• H01L27/14Devices consisting of a plurality of semiconductor or other solid-state components formed in or on a common substrate including semiconductor components sensitive to infra-red radiation, light, electromagnetic radiation of shorter wavelength or corpuscular radiation and specially adapted either for the conversion of the energy of such radiation into electrical energy or for the control of electrical energy by such radiation
    • H01L27/144Devices controlled by radiation
    • H01L27/146Imager structures
    • H01L27/14601Structural or functional details thereof
    • H01L27/14625Optical elements or arrangements associated with the device
    • H01L27/14627Microlenses
    • HELECTRICITY
    • H01BASIC ELECTRIC ELEMENTS
    • H01LSEMICONDUCTOR DEVICES; ELECTRIC SOLID STATE DEVICES NOT OTHERWISE PROVIDED FOR
    • H01L27/00Devices consisting of a plurality of semiconductor or other solid-state components formed in or on a common substrate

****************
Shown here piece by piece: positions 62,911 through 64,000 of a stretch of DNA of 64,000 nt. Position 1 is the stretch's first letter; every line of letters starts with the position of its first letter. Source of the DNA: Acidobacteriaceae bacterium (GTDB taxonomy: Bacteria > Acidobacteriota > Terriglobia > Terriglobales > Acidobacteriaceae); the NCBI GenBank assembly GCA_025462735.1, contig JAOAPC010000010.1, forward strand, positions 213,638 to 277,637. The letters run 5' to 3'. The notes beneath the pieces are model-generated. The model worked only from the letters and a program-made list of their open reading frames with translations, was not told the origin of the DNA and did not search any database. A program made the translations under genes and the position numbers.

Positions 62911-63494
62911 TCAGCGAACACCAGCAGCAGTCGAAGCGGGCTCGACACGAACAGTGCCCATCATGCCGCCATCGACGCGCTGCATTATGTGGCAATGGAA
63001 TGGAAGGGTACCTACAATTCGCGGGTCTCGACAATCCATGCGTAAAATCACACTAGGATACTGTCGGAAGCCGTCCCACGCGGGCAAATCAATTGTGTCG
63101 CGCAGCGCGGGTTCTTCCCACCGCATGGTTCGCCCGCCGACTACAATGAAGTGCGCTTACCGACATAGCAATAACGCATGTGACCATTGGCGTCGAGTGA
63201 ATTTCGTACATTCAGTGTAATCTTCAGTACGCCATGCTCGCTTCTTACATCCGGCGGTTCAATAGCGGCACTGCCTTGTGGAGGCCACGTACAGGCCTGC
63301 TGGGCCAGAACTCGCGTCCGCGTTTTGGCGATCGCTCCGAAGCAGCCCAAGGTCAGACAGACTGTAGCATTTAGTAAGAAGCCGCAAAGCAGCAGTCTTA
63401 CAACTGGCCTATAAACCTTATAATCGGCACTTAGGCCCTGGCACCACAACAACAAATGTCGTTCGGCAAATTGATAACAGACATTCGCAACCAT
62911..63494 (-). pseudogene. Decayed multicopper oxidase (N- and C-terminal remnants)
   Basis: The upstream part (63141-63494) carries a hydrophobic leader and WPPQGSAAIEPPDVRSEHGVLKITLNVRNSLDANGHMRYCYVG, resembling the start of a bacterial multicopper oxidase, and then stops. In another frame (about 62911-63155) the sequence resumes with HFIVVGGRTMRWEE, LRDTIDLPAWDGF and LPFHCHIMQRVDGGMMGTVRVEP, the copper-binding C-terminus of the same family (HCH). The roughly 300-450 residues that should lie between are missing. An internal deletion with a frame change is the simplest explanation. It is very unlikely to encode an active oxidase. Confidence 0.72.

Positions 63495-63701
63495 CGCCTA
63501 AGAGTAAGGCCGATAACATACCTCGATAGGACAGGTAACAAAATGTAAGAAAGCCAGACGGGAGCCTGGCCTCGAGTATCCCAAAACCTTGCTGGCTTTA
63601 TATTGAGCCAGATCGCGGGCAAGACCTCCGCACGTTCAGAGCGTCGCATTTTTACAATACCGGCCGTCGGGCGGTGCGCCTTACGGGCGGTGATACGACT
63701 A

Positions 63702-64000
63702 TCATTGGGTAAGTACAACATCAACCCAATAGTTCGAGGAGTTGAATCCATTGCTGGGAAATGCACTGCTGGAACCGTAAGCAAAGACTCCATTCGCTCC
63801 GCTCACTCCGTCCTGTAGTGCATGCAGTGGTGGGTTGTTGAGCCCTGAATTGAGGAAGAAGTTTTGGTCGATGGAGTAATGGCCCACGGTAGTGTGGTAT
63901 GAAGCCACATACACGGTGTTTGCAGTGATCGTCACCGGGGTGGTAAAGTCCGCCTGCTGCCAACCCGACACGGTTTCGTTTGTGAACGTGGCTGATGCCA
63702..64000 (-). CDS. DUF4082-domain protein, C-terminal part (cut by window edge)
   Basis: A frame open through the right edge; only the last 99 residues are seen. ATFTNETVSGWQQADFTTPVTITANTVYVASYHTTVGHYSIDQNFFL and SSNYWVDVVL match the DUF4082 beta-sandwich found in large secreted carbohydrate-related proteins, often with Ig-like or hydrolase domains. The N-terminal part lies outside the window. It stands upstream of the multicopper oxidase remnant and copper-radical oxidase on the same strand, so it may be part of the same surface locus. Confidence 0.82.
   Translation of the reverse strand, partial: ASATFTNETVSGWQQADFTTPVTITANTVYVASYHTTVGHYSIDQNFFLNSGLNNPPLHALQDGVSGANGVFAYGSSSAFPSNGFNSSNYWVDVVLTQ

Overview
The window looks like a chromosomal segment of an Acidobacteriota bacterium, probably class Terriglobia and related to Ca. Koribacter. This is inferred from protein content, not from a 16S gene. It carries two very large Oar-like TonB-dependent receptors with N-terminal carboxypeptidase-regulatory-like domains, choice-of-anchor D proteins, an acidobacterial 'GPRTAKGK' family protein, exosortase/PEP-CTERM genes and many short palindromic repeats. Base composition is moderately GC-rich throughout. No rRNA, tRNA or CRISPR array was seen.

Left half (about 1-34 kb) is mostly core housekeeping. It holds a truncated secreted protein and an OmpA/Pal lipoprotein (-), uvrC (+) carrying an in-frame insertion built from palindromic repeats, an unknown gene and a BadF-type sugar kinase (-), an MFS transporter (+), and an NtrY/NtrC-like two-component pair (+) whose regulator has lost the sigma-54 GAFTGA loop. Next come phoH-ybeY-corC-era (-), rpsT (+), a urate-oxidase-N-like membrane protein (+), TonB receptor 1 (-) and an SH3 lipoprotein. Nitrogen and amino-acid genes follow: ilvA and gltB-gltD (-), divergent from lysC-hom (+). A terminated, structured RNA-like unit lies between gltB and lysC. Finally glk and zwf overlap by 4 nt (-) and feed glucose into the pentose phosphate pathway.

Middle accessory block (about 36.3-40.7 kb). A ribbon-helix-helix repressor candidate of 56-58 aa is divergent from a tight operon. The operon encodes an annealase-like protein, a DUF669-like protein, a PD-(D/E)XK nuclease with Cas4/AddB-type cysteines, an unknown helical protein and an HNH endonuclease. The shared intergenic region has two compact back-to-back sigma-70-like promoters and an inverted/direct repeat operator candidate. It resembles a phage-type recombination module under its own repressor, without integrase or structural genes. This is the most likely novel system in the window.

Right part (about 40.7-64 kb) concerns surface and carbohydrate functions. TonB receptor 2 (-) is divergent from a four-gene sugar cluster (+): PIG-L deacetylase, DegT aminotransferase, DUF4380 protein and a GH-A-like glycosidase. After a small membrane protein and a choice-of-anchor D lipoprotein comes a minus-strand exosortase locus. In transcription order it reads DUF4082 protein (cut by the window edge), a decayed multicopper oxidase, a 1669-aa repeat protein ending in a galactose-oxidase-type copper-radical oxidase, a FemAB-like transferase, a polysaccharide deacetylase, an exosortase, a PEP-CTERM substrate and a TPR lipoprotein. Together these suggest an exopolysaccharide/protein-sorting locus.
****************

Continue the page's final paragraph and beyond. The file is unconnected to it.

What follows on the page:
• H01L27/14Devices consisting of a plurality of semiconductor or other solid-state components formed in or on a common substrate including semiconductor components sensitive to infra-red radiation, light, electromagnetic radiation of shorter wavelength or corpuscular radiation and specially adapted either for the conversion of the energy of such radiation into electrical energy or for the control of electrical energy by such radiation
    • H01L27/144Devices controlled by radiation
    • H01L27/146Imager structures
    • H01L27/14643Photodiode arrays; MOS imagers
    • HELECTRICITY
    • H01BASIC ELECTRIC ELEMENTS
    • H01LSEMICONDUCTOR DEVICES; ELECTRIC SOLID STATE DEVICES NOT OTHERWISE PROVIDED FOR
    • H01L27/00Devices consisting of a plurality of semiconductor or other solid-state components formed in or on a common substrate
    • H01L27/14Devices consisting of a plurality of semiconductor or other solid-state components formed in or on a common substrate including semiconductor components sensitive to infra-red radiation, light, electromagnetic radiation of shorter wavelength or corpuscular radiation and specially adapted either for the conversion of the energy of such radiation into electrical energy or for the control of electrical energy by such radiation